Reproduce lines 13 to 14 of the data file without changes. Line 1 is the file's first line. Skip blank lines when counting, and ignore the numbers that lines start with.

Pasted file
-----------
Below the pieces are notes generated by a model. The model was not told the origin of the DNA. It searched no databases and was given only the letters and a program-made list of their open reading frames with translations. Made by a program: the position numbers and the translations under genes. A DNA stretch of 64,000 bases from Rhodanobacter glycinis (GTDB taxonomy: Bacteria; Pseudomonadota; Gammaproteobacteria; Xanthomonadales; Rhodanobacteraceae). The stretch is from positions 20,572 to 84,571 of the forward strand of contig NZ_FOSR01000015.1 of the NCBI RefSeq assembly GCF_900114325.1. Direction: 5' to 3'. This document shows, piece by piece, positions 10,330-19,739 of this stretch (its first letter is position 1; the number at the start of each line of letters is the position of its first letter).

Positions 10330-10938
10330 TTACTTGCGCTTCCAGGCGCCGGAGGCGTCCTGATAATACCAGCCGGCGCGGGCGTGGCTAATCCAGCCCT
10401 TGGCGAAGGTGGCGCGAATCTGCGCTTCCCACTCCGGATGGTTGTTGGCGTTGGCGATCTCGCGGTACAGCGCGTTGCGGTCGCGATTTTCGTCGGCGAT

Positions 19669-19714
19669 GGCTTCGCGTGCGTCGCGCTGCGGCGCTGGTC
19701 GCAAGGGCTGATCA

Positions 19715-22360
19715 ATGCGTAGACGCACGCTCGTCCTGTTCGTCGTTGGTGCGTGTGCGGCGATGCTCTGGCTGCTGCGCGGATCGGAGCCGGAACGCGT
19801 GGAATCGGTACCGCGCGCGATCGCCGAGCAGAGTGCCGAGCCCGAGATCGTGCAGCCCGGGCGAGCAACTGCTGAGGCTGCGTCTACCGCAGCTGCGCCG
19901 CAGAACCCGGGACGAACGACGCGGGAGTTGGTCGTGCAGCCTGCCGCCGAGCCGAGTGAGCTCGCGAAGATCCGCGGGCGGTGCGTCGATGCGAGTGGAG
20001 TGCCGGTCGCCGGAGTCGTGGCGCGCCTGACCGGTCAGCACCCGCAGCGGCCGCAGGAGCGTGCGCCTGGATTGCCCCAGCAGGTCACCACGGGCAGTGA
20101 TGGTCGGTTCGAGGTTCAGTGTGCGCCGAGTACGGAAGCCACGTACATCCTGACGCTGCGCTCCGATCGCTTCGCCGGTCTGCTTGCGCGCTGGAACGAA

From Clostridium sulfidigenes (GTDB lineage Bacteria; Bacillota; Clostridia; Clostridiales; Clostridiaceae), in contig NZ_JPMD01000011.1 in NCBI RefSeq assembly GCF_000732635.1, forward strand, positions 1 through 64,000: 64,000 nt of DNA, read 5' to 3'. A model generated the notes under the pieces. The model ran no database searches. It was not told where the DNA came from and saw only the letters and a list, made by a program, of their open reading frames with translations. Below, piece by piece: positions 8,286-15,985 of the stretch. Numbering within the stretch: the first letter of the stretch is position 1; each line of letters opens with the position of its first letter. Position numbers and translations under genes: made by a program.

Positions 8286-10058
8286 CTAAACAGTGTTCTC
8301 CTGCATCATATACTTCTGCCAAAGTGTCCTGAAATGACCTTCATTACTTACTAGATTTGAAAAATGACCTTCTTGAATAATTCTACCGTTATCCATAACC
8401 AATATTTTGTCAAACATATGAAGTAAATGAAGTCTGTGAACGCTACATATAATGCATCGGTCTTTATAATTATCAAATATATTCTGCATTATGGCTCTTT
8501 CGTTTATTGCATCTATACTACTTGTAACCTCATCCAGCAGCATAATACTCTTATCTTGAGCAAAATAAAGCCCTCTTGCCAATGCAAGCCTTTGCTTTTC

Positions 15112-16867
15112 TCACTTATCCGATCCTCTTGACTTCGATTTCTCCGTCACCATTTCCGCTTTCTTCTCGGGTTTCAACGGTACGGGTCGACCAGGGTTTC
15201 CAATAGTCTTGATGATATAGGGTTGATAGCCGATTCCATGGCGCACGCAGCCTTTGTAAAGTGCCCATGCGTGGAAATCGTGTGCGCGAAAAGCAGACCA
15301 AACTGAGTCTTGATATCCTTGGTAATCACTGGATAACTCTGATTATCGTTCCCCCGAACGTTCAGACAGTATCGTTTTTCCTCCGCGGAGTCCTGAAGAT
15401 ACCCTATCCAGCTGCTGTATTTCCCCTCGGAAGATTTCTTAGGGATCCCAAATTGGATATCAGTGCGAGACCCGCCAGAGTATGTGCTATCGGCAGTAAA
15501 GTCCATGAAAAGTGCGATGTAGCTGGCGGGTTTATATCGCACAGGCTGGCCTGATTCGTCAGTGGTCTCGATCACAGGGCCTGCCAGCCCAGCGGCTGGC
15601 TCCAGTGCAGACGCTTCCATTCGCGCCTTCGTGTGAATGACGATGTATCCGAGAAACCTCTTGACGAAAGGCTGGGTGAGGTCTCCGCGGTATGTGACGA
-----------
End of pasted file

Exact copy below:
20101 TGGTCGGTTCGAGGTTCAGTGTGCGCCGAGTACGGAAGCCACGTACATCCTGACGCTGCGCTCCGATCGCTTCGCCGGTCTGCTTGCGCGCTGGAACGAA

From Clostridium sulfidigenes (GTDB lineage Bacteria; Bacillota; Clostridia; Clostridiales; Clostridiaceae), in contig NZ_JPMD01000011.1 in NCBI RefSeq assembly GCF_000732635.1, forward strand, positions 1 through 64,000: 64,000 nt of DNA, read 5' to 3'. A model generated the notes under the pieces. The model ran no database searches. It was not told where the DNA came from and saw only the letters and a list, made by a program, of their open reading frames with translations. Below, piece by piece: positions 8,286-15,985 of the stretch. Numbering within the stretch: the first letter of the stretch is position 1; each line of letters opens with the position of its first letter. Position numbers and translations under genes: made by a program.